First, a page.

Americans United Executive Director Barry W. Lynn’s light-hearted video about Kentucky’s proposed “Ark Park” has proven to be quite a hit. AU’s Facebook fans reacted positively, and the clip has nearly 5,000 views (and climbing) on You Tube. (If you haven't checked it out yet, take a look.)
Alas, not everyone is a fan. The Rev. Tony Breeden was not amused. On his “DefendingGenesis.org” blog, the good reverend, who is quite the booster of creationism, patiently explains that Barry is all wet because our planet is only 6,000 years old and dinosaurs did indeed travel on Noah’s big boat. He is dismayed over the “false” Rev. Lynn and Barry’s alleged mockery of the Bible.
Some people just don’t get it. The point of the video was to say that people can believe what they want about Noah’s Ark or any other story in the Bible – but that the government shouldn’t take sides on matters of theology. When state officials choose, even indirectly, to offer aid to a project like the “Ark Park” and enthusiastically welcome it to the state, that’s taking sides.
Specifically, it is taking sides in favor of Christian fundamentalism and against modern science.
Yes, Barry was having a little fun with this topic. How can you help it? How else can you respond to folks who believe that just about every biologist, geologist, paleontologist, anthropologist, archeologist, zoologist, etc., at every major university in the world is wrong and that fundamentalist ministers – most of whom have never seen the inside of a science lab let alone done field work – are right? Only an embrace of fundamentalism can guarantee such arrogance!
Breeden is offended that Barry mentioned the possibility of unicorns on the ark. He calls it a “cheap shot.” Um, hate to break it to you, reverend, but the talk about unicorns being real comes from Answers in Genesis (AIG) – a group that is one of the major sponsors of the Ark Park. The relevant passage comes from an article titled “Unicorns in the Bible?” on AIG’s website and reads, “Some people claim the Bible is a book of fairy tales because it mentions unicorns. However, the biblical unicorn was a real animal, not an imaginary creature.”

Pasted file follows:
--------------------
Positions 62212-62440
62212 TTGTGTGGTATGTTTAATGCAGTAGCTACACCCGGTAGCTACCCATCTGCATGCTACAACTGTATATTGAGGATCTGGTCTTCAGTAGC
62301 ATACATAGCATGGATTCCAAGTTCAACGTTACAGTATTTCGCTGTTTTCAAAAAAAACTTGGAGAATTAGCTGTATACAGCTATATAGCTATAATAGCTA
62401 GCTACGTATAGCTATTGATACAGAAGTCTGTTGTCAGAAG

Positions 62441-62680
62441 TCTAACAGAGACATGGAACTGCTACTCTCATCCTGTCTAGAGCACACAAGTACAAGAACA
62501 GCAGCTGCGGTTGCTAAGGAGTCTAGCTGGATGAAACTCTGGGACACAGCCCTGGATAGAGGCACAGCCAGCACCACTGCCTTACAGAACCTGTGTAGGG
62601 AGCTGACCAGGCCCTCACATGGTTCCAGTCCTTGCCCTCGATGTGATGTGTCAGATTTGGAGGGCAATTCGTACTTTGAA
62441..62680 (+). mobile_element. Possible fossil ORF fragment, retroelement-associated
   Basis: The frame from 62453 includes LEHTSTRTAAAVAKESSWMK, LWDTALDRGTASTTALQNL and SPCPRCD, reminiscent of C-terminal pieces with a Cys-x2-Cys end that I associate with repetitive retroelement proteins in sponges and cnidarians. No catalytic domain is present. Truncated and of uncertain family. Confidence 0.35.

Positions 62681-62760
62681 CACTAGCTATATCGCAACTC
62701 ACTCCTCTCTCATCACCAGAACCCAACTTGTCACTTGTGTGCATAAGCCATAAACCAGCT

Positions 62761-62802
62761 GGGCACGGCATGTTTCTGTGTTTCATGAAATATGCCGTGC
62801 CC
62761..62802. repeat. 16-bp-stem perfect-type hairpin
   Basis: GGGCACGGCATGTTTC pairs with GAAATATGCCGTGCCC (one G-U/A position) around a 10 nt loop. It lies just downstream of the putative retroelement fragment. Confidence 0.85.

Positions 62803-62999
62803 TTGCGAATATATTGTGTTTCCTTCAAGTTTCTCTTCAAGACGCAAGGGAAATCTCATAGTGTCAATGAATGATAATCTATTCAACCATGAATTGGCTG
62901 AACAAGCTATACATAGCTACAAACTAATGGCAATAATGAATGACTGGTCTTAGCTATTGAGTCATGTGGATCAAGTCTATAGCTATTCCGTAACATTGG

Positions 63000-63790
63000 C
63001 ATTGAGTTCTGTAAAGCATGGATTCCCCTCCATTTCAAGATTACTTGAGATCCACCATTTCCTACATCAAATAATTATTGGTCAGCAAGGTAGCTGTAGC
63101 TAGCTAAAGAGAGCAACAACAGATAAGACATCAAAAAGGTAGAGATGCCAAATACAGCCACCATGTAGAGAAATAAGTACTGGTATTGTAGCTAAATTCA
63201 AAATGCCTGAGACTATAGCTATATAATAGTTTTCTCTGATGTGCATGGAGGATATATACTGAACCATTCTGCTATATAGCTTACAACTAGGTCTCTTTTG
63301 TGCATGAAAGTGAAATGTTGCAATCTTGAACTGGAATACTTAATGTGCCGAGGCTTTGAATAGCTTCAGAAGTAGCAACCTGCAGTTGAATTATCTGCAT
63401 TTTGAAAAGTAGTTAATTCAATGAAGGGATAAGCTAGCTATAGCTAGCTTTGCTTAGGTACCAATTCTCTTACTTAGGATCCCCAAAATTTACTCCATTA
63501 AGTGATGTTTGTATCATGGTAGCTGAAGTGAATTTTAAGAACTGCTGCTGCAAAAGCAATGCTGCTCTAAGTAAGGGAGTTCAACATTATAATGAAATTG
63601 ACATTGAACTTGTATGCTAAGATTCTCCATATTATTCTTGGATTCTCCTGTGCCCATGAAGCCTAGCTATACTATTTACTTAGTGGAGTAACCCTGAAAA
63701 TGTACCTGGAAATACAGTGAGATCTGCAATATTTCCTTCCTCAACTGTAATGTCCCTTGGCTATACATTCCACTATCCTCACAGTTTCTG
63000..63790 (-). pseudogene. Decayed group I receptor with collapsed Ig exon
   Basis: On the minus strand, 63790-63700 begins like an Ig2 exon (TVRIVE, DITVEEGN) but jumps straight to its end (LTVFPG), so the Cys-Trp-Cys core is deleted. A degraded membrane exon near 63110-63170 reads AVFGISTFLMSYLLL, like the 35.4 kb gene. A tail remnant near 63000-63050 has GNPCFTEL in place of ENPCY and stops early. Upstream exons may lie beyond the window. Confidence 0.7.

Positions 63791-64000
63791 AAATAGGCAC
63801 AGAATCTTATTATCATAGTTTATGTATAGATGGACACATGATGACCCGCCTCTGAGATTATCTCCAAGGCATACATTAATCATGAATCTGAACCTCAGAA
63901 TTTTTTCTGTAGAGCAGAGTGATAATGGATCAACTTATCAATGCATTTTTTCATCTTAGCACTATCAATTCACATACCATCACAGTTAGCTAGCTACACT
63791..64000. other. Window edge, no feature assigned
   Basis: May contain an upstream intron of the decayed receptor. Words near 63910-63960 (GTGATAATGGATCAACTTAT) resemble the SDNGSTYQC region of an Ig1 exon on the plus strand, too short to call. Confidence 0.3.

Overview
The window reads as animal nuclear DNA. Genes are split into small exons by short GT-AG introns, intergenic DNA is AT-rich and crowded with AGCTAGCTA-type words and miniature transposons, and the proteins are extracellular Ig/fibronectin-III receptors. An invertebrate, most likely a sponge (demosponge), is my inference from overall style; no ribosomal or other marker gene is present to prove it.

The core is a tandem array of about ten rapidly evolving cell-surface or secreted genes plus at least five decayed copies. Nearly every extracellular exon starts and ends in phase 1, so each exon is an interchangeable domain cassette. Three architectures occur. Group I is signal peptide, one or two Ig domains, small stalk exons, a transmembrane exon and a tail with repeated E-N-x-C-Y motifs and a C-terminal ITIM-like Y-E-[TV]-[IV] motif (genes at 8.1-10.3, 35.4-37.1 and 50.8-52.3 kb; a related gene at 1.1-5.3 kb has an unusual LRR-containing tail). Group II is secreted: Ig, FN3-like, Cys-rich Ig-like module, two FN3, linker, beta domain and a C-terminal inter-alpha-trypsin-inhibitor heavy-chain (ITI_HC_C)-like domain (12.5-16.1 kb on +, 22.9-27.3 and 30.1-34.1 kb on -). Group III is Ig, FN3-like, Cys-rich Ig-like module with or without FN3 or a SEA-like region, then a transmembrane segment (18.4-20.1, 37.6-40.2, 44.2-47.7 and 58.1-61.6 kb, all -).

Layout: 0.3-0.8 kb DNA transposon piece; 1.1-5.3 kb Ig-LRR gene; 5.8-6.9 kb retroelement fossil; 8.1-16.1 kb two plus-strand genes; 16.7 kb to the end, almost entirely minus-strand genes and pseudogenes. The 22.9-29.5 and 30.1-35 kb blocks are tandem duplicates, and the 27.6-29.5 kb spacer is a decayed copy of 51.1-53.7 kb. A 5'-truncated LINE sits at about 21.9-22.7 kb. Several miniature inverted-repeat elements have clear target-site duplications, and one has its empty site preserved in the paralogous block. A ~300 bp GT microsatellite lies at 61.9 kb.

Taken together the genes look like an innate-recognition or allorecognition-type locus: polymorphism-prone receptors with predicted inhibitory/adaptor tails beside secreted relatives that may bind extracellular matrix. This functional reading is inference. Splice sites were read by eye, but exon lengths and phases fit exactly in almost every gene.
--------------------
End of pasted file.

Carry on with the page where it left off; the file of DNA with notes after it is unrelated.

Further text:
Perhaps Breeden should visit the AIG site more often. He’s obviously not up on the latest cutting-edge findings in creation science!
Breeden should also read Barry’s Piety & Politics. In that book, Barry speaks powerfully as to why he rejects biblical literalism. The literalist, Barry observes, sees the scriptures in a simplistic either/or fashion.
“Noah’s flood is not about history; it’s about God’s covenant with his creation and his promise that even a sinful people can be redeemed,” Barry writes. “Ironically, by insisting that the story be literally true, fundamentalists drain it of all its power. The tale becomes an all or nothing proposition. Either you swallow the whole story, including the improbable bits, or you can get nothing from it.”
He goes on to say, “I refuse to accept this false choice whenever fundamentalists thrust it at me. So it is with the creation of the world. The idea of a young earth, a mere 6,000 years old and dinosaurs strolling around alongside cavemen, is absurd in the face of modern science. The Bible, I believe, does not even claim such nonsense occurred. Those who read it and say it does have the right to that belief, but it is neither science nor history and cannot plausibly be passed off as such.”
Breedon believes the earth is 6,000 years old. He has the right to believe that, but no state should endorse such an un-historical, un-scientific view. (Just in case you’re wondering, here are some things that were going on in 4,000 B.C.: The Sumerians settled a city state, Egyptians were pulling together as a unified kingdom and settlers moved to the island of Thera in the Aegean Sea, marking the first step toward the creation of what became Greece.)
Of course, I don’t expect Breeden to be persuaded by anything as prosaic as facts.
One more thing about this, and I’d like to address it directly to Rev. Breeden: Your use of terms like “false” in front of reverend and your insistence on putting “Rev.” in quotation marks before Barry’s name demonstrate a complete and utter lack of class. For your information, Barry received a master’s degree in theology from Boston University School of Theology, one of the best schools of its type, in 1973. He graduated summa cum laude and was ordained by the United Church of Christ that same year.
John Adams once famously observed, “Facts are stubborn things.” It is best, sir, to learn to deal with them anyway.